Evolution of Screen-Detected Small (6-9 mm) Polyps After a 3-Year Surveillance Interval: Assessment of Growth With CT Colonography Compared With Histopathology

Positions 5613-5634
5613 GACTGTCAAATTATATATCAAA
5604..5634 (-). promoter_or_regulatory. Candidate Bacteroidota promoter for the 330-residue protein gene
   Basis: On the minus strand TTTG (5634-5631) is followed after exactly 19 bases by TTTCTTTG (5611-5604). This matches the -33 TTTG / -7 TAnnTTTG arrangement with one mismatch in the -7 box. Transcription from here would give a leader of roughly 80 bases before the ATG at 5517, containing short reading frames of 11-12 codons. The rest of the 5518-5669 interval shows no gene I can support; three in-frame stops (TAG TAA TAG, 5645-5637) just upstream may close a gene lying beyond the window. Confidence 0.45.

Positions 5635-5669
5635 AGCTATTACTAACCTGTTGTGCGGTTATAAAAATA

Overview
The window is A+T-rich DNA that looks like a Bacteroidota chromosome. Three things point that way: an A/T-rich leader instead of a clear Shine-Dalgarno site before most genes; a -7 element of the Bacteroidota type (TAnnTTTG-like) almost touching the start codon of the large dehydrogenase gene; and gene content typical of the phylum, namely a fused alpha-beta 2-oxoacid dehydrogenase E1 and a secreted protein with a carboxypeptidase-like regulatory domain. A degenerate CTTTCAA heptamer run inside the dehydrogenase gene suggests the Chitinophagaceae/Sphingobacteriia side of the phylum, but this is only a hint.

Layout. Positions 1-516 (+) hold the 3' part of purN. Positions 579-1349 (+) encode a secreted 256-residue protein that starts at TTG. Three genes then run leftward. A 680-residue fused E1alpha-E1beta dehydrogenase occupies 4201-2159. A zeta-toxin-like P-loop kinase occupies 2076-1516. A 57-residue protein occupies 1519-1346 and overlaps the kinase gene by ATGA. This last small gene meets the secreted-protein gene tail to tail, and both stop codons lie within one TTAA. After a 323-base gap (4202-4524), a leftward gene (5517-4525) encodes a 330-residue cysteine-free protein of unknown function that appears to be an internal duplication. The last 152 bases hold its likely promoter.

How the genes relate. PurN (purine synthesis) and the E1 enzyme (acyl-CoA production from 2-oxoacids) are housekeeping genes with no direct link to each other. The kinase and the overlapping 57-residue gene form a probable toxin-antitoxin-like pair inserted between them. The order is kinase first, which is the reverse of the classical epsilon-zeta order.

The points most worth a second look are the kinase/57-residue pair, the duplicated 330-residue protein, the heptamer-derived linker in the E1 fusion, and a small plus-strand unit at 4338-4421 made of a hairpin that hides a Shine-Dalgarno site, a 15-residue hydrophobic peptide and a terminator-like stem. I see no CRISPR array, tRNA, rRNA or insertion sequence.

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OBJECTIVES : Volumetric growth assessment has been proposed for predicting advanced histology at surveillance computed tomography (CT) colonography (CTC). We examined whether is it possible to predict which small (6-9 mm) polyps are likely to become advanced adenomas at surveillance by assessing volumetric growth. METHODS: In an invitational population-based CTC screening trial, 93 participants were diagnosed with one or two 6-9 mm polyps as the largest lesion(s). They were offered a 3-year surveillance CTC. Participants in whom surveillance CTC showed lesion(s) of >= 6 mm were offered colonoscopy. Volumetric measurements were performed on index and surveillance CTC, and polyps were classified into growth categories according to +/- 30% volumetric change (> 30% growth as progression, 30% growth to 30% decrease as stable, and > 30% decrease as regression). Polyp growth was related to histopathology. RESULTS: Between July 2012 and May 2014, 70 patients underwent surveillance CTC after a mean surveillance interval of 3.3 years (s. d. 0.3; range 3.0-4.6 years). In all, 33 (35%) of 95 polyps progressed, 36 (38%) remained stable, and 26 (27%) regressed, including an apparent resolution in 13 (14%) polyps. In 68 (83%) of the 82 polyps at surveillance, histopathology was obtained; 15 (47%) of 32 progressing polyps were advanced adenomas, 6 (21%) of 28 stable polyps, and none of the regressing polyps. CONCLUSIONS: The majority of 6-9 mm polyps will not progress to advanced neoplasia within 3 years. Those that do progress to advanced status can in particular be found among the lesions that increased in size on surveillance CTC.